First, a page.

There are so many differences between music then and now. Music in the ’60s and ’70s was so much simpler. It was fueled by peace, love and drugs. Much more pure and organic. Music today, although entertaining, has lost itself in the pre-fabricated money machine. It is fueled by notoriety and fame. Lyrics, appearances, and the reasons behind making music are not the same now as they were back then.
Organic vs. Manufactured: Music Then & Now
The ’60s and ’70s were a time of revolution, self-affirmation and definition. The music then reflected that. Songs with lyrics like “Give Peace a Chance” and “Where Have All The Flowers Gone?” were songs of protest against the Vietnam war. Songs were written and sang about peace, love, and unity. Their performances were based on the feeling of the music and their surroundings (or the drugs they were on at the time). They didn’t wear elaborate meat costumes or dresses made from razor blades. They wore everyday clothes, flowing dresses and jeans. Artists sang about their feelings, and they were not so much concerned with if they made money off of their feeling or not. They played music for the sheer joy of making it, and to bring attention to political situations.
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Today times are comfortable. Yes, there is a terrible war going on, but we have other things to think about like getting the party started, whipping our hair back and forth, or our ice cream paint job. We hear lyrics like: ”honey got a booty like a pow, pow, pow; honey got some boobies like wow, oh wow” and it makes you think, “where is the sincerity and truth in a lyric like that?”. Lyrics in songs have no true meaning anymore.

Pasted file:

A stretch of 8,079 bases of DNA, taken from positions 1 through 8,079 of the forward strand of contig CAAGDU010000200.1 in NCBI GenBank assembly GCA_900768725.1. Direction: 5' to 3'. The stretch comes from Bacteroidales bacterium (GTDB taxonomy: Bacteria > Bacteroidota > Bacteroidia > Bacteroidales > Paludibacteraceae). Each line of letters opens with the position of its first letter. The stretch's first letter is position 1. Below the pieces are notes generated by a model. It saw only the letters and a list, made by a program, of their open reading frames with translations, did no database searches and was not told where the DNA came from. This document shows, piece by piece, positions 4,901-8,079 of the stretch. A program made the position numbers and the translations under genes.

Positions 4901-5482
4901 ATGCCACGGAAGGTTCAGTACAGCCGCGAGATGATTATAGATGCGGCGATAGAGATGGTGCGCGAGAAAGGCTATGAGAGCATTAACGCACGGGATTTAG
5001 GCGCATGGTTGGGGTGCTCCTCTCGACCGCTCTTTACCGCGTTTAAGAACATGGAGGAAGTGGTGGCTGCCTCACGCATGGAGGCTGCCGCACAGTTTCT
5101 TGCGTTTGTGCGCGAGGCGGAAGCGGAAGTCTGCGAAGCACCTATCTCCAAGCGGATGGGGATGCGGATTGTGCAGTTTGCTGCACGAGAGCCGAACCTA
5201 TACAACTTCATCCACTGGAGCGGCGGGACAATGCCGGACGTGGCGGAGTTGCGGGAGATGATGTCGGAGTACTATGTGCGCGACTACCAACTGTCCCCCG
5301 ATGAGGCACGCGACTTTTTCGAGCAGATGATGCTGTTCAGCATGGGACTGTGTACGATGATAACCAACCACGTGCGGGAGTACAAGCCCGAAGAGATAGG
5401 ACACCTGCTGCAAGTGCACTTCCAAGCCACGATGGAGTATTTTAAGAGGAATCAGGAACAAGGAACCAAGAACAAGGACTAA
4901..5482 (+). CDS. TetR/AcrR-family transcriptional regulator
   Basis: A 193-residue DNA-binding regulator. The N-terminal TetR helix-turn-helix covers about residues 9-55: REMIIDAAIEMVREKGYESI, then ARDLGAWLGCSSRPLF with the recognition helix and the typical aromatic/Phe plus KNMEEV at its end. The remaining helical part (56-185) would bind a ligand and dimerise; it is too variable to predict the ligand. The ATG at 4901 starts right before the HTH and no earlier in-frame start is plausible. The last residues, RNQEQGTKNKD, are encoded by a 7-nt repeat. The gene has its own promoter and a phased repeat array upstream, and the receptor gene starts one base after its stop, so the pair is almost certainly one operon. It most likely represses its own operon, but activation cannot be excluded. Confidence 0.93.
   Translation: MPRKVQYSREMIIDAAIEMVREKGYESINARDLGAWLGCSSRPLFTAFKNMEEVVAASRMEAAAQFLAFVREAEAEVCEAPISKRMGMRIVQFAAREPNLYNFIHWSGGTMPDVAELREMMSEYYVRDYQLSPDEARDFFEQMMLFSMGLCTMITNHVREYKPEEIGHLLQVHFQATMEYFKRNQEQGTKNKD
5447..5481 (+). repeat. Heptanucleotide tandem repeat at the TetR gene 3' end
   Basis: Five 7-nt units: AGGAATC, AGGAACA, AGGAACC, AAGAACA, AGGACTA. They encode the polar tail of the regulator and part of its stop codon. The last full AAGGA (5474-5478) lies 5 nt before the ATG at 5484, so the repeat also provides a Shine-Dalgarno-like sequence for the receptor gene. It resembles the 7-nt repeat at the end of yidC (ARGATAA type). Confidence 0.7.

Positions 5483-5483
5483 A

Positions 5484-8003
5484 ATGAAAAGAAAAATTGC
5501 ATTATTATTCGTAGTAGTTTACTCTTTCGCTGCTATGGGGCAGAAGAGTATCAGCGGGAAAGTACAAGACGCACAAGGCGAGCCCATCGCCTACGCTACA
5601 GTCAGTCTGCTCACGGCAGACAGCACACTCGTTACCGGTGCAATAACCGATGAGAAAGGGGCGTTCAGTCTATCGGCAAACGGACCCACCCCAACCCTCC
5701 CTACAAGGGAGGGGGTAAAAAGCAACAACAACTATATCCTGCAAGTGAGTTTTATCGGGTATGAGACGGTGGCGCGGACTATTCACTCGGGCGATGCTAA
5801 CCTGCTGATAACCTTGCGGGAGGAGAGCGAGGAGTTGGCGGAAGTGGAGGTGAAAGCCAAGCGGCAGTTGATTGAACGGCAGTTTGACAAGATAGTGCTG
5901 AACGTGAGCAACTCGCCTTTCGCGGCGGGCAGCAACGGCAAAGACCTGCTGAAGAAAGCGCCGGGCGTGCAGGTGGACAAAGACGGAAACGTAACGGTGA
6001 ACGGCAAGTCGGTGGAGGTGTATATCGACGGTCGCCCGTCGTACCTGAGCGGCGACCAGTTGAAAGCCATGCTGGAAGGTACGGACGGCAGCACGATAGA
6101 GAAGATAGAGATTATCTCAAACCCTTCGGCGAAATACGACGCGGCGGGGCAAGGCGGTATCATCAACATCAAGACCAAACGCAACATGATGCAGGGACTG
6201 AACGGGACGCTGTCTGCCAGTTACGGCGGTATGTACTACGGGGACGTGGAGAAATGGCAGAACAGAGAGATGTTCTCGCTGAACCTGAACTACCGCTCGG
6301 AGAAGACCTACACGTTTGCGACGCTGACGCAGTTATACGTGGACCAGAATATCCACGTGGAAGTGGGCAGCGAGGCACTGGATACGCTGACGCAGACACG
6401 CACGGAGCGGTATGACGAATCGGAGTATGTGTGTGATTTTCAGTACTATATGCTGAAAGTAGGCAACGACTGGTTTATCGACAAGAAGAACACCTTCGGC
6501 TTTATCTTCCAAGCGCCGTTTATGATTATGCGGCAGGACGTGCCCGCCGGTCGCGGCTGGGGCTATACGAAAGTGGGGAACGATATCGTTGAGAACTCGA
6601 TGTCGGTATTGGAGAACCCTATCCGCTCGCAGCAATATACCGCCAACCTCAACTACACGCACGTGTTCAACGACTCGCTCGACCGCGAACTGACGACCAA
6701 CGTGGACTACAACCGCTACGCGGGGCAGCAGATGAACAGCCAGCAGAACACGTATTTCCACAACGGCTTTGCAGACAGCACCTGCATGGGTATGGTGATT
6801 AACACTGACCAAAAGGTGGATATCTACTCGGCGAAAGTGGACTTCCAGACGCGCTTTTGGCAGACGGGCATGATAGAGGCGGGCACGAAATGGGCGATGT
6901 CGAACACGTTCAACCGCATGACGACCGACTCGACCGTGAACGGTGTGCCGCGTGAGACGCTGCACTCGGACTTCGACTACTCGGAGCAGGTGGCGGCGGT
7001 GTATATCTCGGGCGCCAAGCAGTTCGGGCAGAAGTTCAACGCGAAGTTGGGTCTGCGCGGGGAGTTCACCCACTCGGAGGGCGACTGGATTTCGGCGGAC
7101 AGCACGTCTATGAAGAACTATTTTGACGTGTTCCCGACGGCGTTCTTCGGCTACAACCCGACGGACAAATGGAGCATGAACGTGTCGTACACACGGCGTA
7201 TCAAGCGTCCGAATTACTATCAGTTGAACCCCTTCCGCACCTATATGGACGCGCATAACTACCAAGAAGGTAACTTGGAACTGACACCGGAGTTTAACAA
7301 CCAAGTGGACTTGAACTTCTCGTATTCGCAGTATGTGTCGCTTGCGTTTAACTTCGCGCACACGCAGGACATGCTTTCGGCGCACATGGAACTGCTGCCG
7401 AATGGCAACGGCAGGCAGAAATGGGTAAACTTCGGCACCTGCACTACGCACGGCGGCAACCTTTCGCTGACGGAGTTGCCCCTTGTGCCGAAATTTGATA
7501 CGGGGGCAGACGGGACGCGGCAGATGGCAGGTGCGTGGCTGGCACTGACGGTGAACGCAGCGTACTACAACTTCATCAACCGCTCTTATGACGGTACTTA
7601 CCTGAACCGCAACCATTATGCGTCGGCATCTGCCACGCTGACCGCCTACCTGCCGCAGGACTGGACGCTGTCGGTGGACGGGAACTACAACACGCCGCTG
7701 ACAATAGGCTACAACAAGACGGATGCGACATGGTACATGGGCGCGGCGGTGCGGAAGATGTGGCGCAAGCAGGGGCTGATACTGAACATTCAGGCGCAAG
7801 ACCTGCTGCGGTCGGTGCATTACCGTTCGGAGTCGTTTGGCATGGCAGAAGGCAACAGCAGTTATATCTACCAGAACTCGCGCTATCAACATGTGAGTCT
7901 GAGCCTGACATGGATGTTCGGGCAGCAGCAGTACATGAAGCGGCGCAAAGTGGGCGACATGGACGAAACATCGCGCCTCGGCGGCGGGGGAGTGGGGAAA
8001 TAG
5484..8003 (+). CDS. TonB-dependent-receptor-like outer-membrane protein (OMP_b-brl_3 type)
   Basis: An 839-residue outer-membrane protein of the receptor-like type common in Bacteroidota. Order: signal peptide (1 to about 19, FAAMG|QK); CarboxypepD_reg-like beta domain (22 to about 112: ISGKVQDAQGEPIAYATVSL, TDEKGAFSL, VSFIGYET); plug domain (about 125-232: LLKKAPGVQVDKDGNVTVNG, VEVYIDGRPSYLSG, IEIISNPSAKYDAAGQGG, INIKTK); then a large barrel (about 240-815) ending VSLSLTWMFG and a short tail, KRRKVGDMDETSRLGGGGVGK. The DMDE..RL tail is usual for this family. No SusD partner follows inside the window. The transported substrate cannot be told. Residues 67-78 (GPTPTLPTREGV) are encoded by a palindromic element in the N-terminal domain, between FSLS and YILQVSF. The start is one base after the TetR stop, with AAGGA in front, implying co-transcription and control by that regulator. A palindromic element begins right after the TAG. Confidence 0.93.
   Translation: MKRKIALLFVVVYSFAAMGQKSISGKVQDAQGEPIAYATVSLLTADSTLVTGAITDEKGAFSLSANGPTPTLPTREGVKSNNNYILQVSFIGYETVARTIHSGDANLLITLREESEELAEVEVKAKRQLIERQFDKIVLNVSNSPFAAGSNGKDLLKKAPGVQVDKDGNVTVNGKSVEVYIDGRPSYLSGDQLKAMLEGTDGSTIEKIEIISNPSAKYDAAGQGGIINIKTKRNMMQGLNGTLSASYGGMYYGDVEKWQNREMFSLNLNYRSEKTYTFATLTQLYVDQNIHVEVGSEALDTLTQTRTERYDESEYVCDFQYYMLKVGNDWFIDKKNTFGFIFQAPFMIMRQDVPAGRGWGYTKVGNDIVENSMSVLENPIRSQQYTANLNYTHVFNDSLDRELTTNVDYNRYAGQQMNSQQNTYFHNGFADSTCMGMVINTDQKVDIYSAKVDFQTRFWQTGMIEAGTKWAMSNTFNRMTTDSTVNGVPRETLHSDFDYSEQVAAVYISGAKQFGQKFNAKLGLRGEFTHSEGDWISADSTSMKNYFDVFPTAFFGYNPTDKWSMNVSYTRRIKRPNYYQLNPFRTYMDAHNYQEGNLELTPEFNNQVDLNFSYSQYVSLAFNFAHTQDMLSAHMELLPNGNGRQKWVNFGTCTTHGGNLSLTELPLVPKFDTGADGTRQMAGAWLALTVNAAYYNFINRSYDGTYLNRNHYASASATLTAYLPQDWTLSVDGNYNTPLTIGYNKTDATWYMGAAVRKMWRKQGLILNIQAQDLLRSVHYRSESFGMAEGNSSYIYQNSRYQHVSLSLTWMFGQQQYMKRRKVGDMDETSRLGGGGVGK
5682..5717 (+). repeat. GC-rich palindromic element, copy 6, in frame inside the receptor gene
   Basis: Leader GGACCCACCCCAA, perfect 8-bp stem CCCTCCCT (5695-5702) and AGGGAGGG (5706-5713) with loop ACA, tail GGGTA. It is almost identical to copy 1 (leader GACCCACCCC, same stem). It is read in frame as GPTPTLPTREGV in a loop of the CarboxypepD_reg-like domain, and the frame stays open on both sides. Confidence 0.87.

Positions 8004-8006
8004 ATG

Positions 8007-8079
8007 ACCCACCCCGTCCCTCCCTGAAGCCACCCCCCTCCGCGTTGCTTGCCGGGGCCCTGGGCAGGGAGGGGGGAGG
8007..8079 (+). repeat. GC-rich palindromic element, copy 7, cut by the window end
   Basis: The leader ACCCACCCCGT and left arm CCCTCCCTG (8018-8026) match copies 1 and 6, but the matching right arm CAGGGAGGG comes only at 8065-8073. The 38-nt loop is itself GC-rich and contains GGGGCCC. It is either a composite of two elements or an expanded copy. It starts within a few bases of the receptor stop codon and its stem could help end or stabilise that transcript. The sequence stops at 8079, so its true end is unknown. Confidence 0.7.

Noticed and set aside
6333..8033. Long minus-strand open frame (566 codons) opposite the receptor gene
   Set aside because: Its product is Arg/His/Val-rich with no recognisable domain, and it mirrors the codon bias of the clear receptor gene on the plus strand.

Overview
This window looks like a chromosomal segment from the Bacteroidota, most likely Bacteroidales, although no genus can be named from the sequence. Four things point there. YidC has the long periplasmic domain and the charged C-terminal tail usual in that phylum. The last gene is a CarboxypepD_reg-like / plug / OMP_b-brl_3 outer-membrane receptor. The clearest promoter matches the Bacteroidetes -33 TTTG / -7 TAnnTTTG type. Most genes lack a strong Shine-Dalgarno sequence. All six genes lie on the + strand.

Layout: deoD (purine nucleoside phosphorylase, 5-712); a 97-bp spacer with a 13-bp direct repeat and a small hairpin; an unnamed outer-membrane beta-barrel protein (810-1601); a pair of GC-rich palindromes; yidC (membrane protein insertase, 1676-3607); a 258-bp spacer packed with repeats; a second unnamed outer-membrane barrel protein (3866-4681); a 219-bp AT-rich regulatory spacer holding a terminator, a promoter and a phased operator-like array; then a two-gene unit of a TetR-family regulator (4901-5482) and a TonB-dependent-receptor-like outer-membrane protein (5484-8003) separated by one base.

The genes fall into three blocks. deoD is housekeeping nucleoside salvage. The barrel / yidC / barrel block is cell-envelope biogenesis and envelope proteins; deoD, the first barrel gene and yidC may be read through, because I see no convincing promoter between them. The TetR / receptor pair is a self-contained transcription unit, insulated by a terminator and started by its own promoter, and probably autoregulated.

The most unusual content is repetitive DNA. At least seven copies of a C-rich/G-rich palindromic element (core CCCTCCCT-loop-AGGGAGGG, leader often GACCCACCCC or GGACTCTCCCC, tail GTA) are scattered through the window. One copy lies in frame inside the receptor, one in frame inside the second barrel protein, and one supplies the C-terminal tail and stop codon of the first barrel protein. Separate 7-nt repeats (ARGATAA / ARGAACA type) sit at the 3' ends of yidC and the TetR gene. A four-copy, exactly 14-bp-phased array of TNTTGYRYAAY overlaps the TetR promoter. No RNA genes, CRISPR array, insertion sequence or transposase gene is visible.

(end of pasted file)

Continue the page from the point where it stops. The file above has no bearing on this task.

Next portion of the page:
Music today is what the media and producers think it should be about. Artists are no longer original, and the ones who end up succumbing to what everyone wants them to be anyways. They wear insane costumes, put on elaborate laser shows and circus spectacles that distract from the music itself. Artist creates songs and put on shows to fit a cookie-cutter format. Songs that will sell millions of records to the masses. People who have a decent voice and can hold a tune are handpicked on television to become the next superstar.
Bands are formed by picking and choosing the players who can play the guitar just good enough, as long as he wears those designer jeans make to look like his sister’s jeans perfectly. Bands are marketed and sold like they are dishwashing detergent, and they have no problem with that as long as they are making money. They gripe about not making money when their music is shared, and they complain when the bowl of M&M’s in their dressing room still contains the blue ones.
The idea of being a musical artist today has been watered down by dollar signs and designer labels. We no longer see artists making music just for the sake of making it. We do not see songs of peace and love, but rather songs about tooting it and booting it. We no longer see free music festivals thrown together where everyone pitches in to make it happen (i.e. Woodstock), but rather multimillion-dollar extravaganzas where money is the main goal.
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